(The writer is a former colleague of Sidhanta Patnaik)
I went to sleep in a world where Sidhanta Patnaik was still around and woke up on June 1 to find it was a poorer place because he had gone.
To people who knew him through his work, Sidhanta was a dedicated, passionate and almost bordering on the obsessive, student of the game. I say ‘the game’ but to Sidhanta, it was ‘The’ game. He was a one-sport man. Whether Roger Federer waltzed on court, or Liverpool chased a dream, or there was the slightly less elevated pursuit of smelling what the Rock was cooking – Sidhanta was immune. He belonged wholly to cricket, and through his life’s work, he ensured that cricket will be beholden to him. He was only a chronicler of the game, not among those who play it, and yet so many felt such a connect to one man through one sport — in many cases, despite knowing him for a relatively short time.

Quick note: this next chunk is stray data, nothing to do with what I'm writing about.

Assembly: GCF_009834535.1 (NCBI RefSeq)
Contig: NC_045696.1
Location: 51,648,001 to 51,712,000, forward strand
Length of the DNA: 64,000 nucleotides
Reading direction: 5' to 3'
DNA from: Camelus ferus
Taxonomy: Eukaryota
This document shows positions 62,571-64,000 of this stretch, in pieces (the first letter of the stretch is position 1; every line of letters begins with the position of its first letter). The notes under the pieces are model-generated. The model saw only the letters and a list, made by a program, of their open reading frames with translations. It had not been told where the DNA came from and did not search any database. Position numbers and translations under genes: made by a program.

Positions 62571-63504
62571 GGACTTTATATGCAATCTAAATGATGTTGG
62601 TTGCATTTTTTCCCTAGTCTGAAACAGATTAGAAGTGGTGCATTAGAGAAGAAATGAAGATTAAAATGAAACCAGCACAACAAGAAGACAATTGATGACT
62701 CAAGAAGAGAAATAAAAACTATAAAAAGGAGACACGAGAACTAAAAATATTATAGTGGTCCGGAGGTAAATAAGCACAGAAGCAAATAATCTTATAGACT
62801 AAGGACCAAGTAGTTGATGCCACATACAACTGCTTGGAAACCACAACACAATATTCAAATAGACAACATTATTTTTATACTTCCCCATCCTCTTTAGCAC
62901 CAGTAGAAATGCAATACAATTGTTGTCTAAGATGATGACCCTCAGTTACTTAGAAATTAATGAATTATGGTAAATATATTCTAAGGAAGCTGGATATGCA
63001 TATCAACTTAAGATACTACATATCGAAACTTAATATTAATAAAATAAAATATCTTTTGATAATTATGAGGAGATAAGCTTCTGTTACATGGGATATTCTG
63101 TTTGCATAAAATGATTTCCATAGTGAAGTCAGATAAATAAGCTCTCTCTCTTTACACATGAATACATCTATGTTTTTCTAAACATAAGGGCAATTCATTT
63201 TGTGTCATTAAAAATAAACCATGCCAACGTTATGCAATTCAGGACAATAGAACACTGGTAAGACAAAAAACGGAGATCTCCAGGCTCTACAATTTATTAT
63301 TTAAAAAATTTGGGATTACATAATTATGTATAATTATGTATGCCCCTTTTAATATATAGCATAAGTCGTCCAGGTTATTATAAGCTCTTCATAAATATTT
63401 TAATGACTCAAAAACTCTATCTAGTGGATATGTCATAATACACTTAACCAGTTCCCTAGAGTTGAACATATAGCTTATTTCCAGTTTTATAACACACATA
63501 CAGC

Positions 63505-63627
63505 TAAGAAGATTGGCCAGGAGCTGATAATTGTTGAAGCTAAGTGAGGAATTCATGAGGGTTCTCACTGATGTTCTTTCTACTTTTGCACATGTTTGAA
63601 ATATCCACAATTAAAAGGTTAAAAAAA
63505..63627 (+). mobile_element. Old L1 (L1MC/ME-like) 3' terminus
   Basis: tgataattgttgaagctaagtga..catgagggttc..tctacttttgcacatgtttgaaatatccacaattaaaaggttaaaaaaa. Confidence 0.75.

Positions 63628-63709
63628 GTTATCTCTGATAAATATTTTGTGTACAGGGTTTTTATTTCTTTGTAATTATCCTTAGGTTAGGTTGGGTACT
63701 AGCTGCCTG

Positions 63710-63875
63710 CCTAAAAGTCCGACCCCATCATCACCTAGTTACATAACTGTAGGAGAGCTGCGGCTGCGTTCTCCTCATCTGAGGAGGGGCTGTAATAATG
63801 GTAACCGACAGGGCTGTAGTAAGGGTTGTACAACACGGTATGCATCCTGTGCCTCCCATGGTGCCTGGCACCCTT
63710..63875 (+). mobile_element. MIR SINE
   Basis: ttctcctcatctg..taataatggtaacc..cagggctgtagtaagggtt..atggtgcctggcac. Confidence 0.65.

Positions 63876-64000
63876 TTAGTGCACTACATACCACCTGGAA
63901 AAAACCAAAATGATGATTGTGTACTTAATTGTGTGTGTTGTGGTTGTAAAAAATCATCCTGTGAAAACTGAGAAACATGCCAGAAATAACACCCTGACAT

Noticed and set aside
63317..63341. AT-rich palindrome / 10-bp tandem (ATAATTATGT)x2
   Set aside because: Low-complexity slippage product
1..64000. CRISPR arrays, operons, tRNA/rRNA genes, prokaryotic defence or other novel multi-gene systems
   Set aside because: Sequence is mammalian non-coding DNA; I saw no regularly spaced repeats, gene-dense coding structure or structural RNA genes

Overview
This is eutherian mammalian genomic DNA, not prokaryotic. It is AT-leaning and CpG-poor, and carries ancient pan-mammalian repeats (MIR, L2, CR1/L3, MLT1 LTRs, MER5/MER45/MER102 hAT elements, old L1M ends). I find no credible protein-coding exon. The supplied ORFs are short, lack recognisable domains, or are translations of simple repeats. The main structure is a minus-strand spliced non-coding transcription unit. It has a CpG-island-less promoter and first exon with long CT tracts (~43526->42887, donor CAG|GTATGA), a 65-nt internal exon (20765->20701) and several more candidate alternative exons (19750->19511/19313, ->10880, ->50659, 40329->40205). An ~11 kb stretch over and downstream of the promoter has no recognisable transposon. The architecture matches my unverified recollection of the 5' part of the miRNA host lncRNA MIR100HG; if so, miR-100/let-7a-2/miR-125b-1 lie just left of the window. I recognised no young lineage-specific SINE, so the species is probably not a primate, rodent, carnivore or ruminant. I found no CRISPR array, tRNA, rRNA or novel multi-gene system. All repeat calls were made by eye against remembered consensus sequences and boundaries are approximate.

Sidhanta not only championed the underdogs, he went out and told their stories. No trek was too arduous, no time too inconvenient, no transcript too boring. If you’ve been a journalist, it’s likely that you have at some point put off chasing a story if it involves too much legwork. Sidhanta, already having battled cancer once and sometimes unable to speak without an artificial aid, wouldn’t. It wasn’t because he didn’t have a “life” outside of work— it was because cricket was never a “job” for him.